Celebrity Chef Jamie Oliver’s charity work probably began 10 years ago when he opened his Fifteen restaurant, named after the 15 under-privileged, unemployed young adults hired as apprentices and given a chance to find a career in the food industry.
Through the years more than 220 apprentices have worked in the kitchen (and there are now more than one Fifteen restaurant), while raising money for Oliver’s foundation. And the guests have tasted the seasonal and fresh Italian cuisine that’s been Oliver’s passion.
I got the chance to visit Fifteen last month on a lark. On my way home to San Francisco from my Barcelona vacation, I missed my connection in London and ended up staying the night. It didn’t take me long to decide to extend my vacation because London is one of my favorite cities (having visited twice before).
But without any pre-planning, I didn’t know where to go for dinner. And the only person I could think of when I think of London was Jamie Oliver. So I looked up his Fifteen restaurant, got myself on the Underground, and found the restaurant at the end of a tiny brick alley in a non-descript neighborhood.
Side note: If I’ve kept up with the London restaurant scene, I would have known that Oliver just opened a new restaurant called Union Jacks. But I didn’t know about that, so will just have to plan another trip to London to try it.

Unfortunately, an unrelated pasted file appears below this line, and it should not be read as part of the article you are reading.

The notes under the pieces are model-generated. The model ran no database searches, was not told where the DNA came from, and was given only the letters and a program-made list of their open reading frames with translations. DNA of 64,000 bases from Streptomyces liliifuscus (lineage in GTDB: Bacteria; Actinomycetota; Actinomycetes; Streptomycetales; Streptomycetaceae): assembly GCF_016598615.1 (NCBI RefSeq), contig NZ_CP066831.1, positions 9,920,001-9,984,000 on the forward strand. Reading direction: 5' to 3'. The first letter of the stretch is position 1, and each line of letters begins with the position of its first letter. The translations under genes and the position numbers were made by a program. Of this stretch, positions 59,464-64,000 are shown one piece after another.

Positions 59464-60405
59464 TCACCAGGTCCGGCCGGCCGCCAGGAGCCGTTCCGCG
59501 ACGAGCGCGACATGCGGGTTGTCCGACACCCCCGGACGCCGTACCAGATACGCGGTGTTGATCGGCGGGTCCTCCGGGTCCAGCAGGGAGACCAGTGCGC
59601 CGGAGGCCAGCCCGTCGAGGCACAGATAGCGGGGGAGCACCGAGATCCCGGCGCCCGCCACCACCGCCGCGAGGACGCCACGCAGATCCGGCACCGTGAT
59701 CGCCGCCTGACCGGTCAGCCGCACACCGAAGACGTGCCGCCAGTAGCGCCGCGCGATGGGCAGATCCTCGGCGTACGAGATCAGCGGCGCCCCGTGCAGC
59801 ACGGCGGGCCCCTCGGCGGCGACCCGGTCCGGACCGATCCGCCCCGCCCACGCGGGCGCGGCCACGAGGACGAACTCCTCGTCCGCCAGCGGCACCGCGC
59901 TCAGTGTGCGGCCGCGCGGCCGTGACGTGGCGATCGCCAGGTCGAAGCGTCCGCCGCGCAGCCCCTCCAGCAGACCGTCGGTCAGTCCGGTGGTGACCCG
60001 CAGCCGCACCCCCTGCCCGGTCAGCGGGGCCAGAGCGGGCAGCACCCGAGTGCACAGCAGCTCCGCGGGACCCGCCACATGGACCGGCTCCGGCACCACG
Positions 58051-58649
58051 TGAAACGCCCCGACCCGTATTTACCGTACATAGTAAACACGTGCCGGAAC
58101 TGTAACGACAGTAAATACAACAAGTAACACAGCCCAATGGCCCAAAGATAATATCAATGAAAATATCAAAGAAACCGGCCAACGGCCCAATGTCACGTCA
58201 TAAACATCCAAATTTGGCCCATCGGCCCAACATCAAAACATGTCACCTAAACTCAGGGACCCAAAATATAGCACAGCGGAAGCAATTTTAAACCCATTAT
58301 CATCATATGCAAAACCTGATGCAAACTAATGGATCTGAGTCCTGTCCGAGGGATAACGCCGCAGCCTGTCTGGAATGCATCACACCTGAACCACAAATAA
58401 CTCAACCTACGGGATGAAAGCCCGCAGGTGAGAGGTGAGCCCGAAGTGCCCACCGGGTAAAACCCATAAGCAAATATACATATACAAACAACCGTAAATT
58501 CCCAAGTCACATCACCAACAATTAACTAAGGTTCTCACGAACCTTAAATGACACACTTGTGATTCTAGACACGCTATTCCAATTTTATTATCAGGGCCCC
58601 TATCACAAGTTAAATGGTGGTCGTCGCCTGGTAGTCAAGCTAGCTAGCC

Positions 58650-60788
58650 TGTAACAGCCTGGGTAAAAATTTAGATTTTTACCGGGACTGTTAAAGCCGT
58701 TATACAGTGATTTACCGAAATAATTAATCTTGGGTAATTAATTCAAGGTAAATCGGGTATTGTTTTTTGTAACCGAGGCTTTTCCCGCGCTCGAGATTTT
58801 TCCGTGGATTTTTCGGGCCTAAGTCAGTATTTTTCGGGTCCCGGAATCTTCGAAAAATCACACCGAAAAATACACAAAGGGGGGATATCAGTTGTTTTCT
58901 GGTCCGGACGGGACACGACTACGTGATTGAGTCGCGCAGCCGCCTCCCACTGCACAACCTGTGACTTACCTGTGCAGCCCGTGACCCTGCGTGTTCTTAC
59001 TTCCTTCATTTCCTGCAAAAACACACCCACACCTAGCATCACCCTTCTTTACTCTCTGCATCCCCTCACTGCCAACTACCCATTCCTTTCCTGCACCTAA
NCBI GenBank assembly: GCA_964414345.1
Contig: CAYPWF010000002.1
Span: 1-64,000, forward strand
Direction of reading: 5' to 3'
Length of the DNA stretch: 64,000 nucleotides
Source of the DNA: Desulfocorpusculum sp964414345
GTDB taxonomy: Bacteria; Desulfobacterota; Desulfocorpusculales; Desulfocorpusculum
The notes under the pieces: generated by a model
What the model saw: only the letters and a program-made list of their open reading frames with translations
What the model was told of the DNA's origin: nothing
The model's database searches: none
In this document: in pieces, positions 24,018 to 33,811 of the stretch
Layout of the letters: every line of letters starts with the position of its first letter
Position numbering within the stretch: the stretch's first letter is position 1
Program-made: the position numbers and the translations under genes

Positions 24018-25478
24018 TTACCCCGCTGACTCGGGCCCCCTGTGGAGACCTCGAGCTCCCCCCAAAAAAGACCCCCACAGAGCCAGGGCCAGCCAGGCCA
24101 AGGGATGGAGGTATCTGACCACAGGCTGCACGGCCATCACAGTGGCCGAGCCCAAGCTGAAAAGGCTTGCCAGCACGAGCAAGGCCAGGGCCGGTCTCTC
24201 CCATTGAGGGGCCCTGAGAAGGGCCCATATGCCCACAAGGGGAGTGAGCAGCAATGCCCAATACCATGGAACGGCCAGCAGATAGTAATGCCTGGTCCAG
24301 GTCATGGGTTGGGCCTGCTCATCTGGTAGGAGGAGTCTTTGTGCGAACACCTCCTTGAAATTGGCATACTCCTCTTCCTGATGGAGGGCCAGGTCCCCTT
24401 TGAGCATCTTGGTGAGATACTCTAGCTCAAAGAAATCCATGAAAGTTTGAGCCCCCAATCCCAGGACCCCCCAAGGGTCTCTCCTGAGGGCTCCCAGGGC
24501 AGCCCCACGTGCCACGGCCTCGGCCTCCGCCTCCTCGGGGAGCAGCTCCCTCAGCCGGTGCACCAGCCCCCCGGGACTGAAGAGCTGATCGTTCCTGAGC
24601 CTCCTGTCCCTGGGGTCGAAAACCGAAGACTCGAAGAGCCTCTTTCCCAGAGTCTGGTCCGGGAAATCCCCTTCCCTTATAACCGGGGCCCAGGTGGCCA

Fifteen is a beautifully designed trattoria so it was casual enough that I could get in without a reservation. There are two levels, and I sat on the main floor between a bar in the back and next to an open kitchen where the apprentices (wearing white hats because there are professional chefs; they wear black hats) were working hard prepping dishes.
The menu is extensive and reminiscent of the dishes I’ve seen Oliver make on his TV shows and in his cookbooks over the years. There were salads with “rocket” (arugula), risottos, gnocchi, and dishes with anchovies as a base.
My dinner reflected the summer day I experienced wandering Covent Garden, starting off with a refreshing “Summer fruit cup” (7.2 pounds or $11) made with gin and incredibly fresh herbs, both minty and spicy (it was Fifteen’s version of a Pimms’ cup). It was followed by a summer salad of Trevisano tardivo and wild rocket with pears (8 pounds or $12).
The salad reflected some of the roughness of students working the kitchen because it was heavily dressed with the Colston Basset dressing. The dishes were always beautifully plated, but the execution (like the salad) were a bit off.
My main of roast Thirsk farm lamb with barlotti beans (25 pounds or $38.50) was nicely cooked but the taste of the lamb was more like a pork loin than the gaminess of lamb. My lemony dessert (an Amalfi lemon trio with crème fraiche and lemoncello, 7 pounds or $10.80) was basically a lemon cake with cream. It was good, but not exquisite.
The food was decent, kind of like going to a dinner at a culinary institute. But the vibe of the room and the extremely friendly service enhanced my overall dining experience, offering me a relaxing respite to the awful travel day I had earlier. So thanks to the people at Fifteen for making my one night in London a welcomed diversion.
Rating: 2.5 out of 4 camera snaps
Fifteen, 15 Westland Place, London. PH: (44)0.20.3375.1515. Open Mon.–Sun., 9:30 a.m.–9 p.m. Major credit cards, reservations accepted. Underground: Old Street. www.fifteen.net (1 pound donation added to tab, all profits go to the Jamie Oliver Foundation)
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